|By: Dr. Norman Geisler; ©2005|
|The anthropic principle (Greek: anthropos, “human being”) states that the universe was fitted from the very first moment of its existence for the emergence of life in general and human life in particular. In order for life to be present today an incredibly restrictive set of demands must have been present in the early universe—and they were.|
The anthropic principle (Greek: anthropos, “human being”) states that the universe was fitted from the very first moment of its existence for the emergence of life in general and human life in particular. As agnostic astronomer, Robert Jastrow, noted, the universe is amazingly preadapted to the eventual appearance of humanity. For if there were even the slightest variation at the moment of the big bang, making conditions different, even to a small degree, no life of any kind would exist. In order for life to be present today an incredibly restrictive set of demands must have been present in the early universe—and they were.
Not only does the scientific evidence point to a beginning of the cosmos, but it points to a very sophisticated high tuning of the universe from the very beginning that makes human life possible. For life to be present today, an incredibly restrictive set of demands must have been present in the early universe:
As early as the 1960s it was explained why, on anthropic grounds, “we should expect to observe a world that possesses precisely three spatial dimensions.” Robert Dicke found “that in fact it may be necessary for the universe to have the enormous size and complexity which modern astronomy has revealed, in order for the earth to be a possible habitation for living beings.” Likewise, the mass, the entropy level of the universe, the stability of the proton, and innumerable other things must be just right to make life possible.
Jastrow summarized the theistic implications well: “The anthropic principle... seems to say that science itself has proven, as a hard fact, that this universe was made, was designed, for man to live in. It’s a very theistic result.” That is, the incredible balance of multitudinous factors in the universe that make life possible on earth points to “fine tuning” by an intelligent Being. It leads one to believe that the universe was “providentially crafted” for our benefit. Nothing known to human beings is capable of “pretuning” the conditions of the universe to make life possible other than an intelligent Creator. Or, to put it another way, the kind of specificity and order in the universe that makes life possible on earth is just the kind of effect that is known to come from an intelligent cause.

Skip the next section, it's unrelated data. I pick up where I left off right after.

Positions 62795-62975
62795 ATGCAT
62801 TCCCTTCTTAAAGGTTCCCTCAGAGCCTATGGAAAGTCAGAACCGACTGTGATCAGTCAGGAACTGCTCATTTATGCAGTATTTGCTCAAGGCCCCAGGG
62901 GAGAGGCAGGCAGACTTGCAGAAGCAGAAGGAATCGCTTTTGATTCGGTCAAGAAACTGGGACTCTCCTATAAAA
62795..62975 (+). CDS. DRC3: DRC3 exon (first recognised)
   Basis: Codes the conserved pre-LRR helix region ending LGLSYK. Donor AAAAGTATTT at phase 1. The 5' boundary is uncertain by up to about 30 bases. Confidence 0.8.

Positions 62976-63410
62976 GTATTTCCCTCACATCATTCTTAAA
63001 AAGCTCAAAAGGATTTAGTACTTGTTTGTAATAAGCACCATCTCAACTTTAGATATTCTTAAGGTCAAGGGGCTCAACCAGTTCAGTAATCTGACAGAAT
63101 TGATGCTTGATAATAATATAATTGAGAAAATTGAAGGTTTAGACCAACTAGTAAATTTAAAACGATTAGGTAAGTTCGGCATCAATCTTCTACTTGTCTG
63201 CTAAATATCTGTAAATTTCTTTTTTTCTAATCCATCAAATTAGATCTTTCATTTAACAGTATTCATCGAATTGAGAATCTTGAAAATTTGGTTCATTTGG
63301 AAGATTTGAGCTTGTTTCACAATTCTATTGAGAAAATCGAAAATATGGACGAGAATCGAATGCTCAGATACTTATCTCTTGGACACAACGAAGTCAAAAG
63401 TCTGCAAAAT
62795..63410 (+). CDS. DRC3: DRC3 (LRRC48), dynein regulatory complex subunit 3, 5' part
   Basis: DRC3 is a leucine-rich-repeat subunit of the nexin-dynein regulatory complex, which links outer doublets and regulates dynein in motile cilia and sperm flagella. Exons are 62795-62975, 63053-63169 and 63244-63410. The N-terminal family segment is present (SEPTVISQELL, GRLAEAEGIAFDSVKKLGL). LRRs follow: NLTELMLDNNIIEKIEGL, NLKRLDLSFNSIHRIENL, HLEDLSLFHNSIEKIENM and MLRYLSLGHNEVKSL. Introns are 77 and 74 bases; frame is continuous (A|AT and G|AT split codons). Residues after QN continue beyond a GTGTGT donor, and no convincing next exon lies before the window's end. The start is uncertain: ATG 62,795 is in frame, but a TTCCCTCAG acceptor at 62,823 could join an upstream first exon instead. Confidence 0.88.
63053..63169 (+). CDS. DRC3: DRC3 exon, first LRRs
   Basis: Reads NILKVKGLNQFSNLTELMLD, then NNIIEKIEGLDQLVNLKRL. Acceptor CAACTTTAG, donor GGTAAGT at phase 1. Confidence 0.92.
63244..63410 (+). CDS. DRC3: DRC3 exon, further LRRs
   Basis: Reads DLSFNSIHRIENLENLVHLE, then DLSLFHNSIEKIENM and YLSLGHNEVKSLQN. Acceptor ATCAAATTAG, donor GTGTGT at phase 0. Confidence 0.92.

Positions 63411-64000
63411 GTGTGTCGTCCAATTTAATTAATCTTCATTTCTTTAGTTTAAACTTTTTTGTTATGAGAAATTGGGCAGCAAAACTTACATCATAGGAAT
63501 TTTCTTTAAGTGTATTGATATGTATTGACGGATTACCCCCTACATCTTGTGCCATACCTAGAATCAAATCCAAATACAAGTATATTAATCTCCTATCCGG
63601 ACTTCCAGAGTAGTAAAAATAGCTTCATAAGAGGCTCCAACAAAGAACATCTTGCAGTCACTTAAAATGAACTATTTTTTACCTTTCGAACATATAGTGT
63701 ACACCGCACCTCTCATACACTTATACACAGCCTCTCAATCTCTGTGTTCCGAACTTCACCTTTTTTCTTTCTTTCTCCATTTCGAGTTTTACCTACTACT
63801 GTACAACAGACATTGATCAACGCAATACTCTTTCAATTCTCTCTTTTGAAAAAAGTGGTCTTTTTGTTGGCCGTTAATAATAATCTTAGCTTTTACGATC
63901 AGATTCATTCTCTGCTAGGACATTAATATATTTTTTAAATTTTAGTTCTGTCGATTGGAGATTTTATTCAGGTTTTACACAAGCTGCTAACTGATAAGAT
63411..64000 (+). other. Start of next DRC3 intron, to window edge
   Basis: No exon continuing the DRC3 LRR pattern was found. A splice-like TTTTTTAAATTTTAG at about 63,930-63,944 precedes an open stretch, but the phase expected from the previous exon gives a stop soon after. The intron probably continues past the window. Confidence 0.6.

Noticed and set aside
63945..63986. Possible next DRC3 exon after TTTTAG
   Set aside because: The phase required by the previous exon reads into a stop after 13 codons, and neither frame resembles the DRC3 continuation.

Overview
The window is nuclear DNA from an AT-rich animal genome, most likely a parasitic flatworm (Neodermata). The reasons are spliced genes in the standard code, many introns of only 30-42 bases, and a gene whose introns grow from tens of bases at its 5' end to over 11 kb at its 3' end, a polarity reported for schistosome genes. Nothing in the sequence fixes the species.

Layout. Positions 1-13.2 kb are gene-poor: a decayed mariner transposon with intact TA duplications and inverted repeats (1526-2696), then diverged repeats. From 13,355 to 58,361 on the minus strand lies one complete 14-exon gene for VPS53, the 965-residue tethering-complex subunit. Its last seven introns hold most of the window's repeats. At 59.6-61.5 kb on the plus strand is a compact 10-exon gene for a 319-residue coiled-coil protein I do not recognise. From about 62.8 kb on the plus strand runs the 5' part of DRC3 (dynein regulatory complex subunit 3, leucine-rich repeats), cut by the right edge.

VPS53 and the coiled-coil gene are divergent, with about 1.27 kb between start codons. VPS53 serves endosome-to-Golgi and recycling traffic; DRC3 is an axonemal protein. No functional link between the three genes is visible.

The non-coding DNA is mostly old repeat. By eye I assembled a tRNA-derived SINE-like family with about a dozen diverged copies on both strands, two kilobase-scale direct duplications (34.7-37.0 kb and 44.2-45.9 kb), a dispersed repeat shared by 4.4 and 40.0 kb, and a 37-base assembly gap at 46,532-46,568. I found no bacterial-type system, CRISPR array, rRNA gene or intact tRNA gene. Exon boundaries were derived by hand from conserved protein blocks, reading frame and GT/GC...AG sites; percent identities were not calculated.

Astronomer Alan Sandage concluded that “the world is too complicated in all of its parts to be due to chance alone. I am convinced that the existence of life with all its order in each of its organisms is simply too well put together. Each part of a living thing depends on all its other parts to function. How does each part know? How is each part specified at conception. The more one learns of biochemistry the more unbelievable it becomes unless there is some kind of organizing principle—an architect for believers....” And all of the conditions were set from the moment of the universe’s origin.
Stephen Hawking described how the value of many fundamental numbers in nature’s laws “seem to have been very finely adjusted to make possible the development of life” and how “the initial configuration of the universe” appears to have been “very carefully chosen.” In spite of the fact that only an intelligent cause can “carefully choose” anything, Hawking at this writing remains skeptical about God. He saw the evidence clearly and asked the right question when he wrote: “There may only be a small number of laws, which are self-consistent and which lead to complicated beings like ourselves who can ask the question: What is the nature of God? And even if there is only one unique set of possible laws, it is only a set of equations. What is it that breathes fire into the equations and makes a universe for them to govern?... Although science may solve the problem of how the universe began, it cannot answer the question: Why does the universe bother to exist?” Hawking adds, “I don’t know the answer to that.”
Albert Einstein did not hesitate to answer Hawking’s question when he said, “the harmony of natural law... reveals an intelligence of such superiority that, compared with it, all the systematic thinking and acting of human beings is an utterly insignificant reflection.”
Even Nobel prize winner Steven Weinberg, an atheist, went so far as to say that “it seems to me that if the word ‘God’ is to be of any use, it should be taken to mean an interested God, a creator and lawgiver who established not only the laws of nature and the universe but also standards of good and evil, some personality that is concerned with our actions, something in short that is appropriate for us to worship.”
Thus, the Anthropic Principle is based on the most recent astronomical evidence for the existence of a superintelligent Creator of the cosmos. In short, it provides the evidence for an updated Teleological Argument for God’s existence.